Finding the cause of unexpected drug degradation
European Pharma Co.
A longstanding client in the pharma sector asked Team to help resolve a serious problem affecting the shelf life of one of its high-value oncology drugs. The drug, carried in a gel, was pre-filled into a plastic syringe-type delivery device and sealed within a triple-laminated sachet.
The packaging was designed to ensure a two-year shelf life, but stability trials showed significant and unacceptable degradation after only six months, badly affecting the potency of this very expensive drug.
After undertaking a full analysis of drug, device and packaging, Team identified the possible cause – that water within the gel could be migrating into the plastic of the device, thereby affecting the quality of the drug and reducing its shelf life.
To confirm this, Team undertook extensive, advanced modelling and experimental work in order to examine the relationships between device, drug and sachet, exploring the water content levels of the different materials under different environmental conditions.
As a result, Team’s work showed that a significant moisture gradient could exist between gel and device; the sachet, originally designed as a sterile moisture barrier, instead formed a micro-climate in which water was drawn out of the gel and into the drier plastic delivery device.
As gel, device and packaging design could not be changed, the challenge was to adjust conditions within the sealed sachet in order to maintain the gel’s ideal water balance for two years.
After a detailed assessment of the whole manufacturing process, the solution was to implement new temperature and humidity controls to ensure all components contained enough inherent water before final assembly and sachet sealing, to eliminate the risk of a water gradient within the sachet.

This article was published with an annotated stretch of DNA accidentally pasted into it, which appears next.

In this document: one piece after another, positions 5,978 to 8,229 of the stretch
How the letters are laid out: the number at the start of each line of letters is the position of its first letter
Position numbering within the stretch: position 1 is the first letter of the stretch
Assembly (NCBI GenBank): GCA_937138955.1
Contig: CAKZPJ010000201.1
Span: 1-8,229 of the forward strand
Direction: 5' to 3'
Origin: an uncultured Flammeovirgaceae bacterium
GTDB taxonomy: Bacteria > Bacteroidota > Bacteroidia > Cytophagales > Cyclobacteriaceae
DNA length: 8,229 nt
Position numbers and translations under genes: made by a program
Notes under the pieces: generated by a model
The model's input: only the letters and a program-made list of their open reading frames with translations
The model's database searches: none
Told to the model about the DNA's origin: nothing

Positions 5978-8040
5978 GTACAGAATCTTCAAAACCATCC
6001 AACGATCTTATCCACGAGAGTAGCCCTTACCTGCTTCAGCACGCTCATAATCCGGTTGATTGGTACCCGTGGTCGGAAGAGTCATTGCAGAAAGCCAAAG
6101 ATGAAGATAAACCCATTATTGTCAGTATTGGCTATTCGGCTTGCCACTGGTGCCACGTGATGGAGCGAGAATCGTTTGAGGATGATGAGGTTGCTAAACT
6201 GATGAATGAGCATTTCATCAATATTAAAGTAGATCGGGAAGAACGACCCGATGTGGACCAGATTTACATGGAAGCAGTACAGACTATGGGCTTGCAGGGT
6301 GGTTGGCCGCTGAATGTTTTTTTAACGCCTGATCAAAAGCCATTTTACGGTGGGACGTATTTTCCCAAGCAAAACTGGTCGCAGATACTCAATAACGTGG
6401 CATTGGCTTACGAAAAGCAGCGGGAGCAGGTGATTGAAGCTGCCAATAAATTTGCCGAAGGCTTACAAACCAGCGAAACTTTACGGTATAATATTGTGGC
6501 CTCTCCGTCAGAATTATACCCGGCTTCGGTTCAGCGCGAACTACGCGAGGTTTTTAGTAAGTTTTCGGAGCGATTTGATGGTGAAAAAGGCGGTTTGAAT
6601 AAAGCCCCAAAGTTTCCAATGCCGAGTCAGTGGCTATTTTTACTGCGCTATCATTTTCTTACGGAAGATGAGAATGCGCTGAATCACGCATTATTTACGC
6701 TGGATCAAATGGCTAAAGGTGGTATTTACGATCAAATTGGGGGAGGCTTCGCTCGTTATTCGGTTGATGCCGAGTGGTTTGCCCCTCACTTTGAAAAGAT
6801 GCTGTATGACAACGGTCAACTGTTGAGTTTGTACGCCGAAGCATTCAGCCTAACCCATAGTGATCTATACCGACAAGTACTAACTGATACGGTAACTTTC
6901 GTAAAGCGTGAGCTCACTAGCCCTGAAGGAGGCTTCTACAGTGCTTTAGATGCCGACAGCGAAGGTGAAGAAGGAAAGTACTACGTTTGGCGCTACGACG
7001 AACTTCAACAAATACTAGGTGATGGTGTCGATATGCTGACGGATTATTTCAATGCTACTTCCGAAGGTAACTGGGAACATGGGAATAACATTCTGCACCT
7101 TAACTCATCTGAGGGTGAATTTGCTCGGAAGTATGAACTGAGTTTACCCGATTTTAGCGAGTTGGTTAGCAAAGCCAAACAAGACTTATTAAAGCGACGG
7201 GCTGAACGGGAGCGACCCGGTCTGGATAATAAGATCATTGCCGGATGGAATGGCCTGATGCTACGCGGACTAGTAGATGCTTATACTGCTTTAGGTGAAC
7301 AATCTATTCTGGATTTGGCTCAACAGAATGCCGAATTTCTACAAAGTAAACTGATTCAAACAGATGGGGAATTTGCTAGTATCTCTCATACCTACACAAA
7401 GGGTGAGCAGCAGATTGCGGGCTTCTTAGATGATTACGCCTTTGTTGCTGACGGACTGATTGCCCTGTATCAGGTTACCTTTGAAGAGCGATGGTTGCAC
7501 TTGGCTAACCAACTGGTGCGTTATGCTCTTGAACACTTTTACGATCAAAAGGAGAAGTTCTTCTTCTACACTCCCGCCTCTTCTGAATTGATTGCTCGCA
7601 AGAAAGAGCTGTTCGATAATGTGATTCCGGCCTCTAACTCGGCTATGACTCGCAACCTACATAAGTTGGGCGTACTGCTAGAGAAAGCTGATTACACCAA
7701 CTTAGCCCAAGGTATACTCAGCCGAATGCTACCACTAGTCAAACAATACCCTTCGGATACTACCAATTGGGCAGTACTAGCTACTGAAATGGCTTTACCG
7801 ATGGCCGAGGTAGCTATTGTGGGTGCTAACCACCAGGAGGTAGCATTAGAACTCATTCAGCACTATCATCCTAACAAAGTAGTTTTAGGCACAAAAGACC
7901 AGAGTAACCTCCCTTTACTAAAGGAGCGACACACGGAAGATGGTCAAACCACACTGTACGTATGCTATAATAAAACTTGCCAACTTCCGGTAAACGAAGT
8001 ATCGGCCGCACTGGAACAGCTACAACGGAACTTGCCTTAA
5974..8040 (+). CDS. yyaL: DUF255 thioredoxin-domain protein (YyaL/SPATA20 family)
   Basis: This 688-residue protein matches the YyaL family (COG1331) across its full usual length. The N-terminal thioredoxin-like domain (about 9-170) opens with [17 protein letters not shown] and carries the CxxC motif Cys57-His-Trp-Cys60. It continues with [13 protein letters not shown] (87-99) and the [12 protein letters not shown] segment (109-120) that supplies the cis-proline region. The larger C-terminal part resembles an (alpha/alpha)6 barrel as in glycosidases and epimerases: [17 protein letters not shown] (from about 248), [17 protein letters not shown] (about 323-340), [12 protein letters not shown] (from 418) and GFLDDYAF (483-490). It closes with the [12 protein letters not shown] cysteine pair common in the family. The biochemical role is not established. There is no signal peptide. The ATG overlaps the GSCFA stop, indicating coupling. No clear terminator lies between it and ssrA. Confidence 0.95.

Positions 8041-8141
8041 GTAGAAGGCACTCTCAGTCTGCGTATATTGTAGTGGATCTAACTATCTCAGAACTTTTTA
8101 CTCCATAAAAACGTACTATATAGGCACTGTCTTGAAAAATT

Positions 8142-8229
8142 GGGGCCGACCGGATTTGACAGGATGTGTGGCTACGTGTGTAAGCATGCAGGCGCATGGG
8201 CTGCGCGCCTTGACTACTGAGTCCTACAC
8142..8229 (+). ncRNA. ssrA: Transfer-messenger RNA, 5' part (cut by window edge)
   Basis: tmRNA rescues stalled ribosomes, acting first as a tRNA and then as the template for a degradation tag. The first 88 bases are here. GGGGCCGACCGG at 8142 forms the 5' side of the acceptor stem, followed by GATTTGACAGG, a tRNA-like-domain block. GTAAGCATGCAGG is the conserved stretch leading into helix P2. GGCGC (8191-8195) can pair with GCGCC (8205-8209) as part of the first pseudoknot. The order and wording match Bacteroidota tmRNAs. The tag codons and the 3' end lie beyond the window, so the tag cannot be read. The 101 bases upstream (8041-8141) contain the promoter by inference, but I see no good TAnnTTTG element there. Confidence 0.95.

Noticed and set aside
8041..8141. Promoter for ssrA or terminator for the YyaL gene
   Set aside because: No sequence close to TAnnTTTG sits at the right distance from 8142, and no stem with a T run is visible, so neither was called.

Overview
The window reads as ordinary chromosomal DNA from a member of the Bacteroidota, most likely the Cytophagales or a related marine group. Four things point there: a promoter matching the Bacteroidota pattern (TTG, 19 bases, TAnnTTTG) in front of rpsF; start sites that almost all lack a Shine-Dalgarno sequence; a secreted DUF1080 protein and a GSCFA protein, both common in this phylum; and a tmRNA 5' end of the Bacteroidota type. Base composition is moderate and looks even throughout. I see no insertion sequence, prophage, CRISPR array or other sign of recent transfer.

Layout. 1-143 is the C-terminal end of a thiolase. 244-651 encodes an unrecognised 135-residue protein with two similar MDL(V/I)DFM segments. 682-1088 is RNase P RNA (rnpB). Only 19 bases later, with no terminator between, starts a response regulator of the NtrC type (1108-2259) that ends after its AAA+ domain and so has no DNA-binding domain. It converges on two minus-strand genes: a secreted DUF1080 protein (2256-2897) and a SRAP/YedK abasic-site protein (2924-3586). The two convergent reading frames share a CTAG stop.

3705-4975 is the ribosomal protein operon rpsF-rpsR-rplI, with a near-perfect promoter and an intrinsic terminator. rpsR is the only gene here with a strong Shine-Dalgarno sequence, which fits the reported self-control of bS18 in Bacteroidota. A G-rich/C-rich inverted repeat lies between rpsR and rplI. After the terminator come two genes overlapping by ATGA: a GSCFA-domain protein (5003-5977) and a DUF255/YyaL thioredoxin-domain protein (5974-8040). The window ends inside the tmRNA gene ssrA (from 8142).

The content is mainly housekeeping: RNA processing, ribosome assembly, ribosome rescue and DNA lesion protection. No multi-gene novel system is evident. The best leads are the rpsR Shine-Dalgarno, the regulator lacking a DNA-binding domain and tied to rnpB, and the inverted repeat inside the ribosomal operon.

This proved to be a straightforward and elegant solution; it could be implemented at minimal cost, with minimal disruption to production, and results were almost immediate – components showed ideal levels of moisture content within one week after manufacturing settings were introduced.
This project was a real demonstration of Team’s ability to bring together a variety of interrelated skills – from troubleshooting to packaging technology, material science and math modelling, together with an understanding of the pharmacological issues involved – in order to understand a problem which the client’s in-house skill set proved unable to solve.
It also demonstrated the value of an external, informed, but neutral perspective, where distance provided the understanding that those close to project had lost.
Although this solution was developed in response to a specific problem relating to a gel drug, the lessons learnt have significant implications for other areas of pharmaceutical manufacture and packaging – especially for those companies currently investigating lyophilised drugs (freeze-dried drugs where all moisture is removed).
These drugs can be stored in dual chamber delivery devices containing both the drug and the diluent required for reconstitution; total and continuous separation of moisture and drug is therefore essential, but the risk that device and packaging materials could encourage moisture imbalance and enable drug degradation may not yet be fully appreciated.
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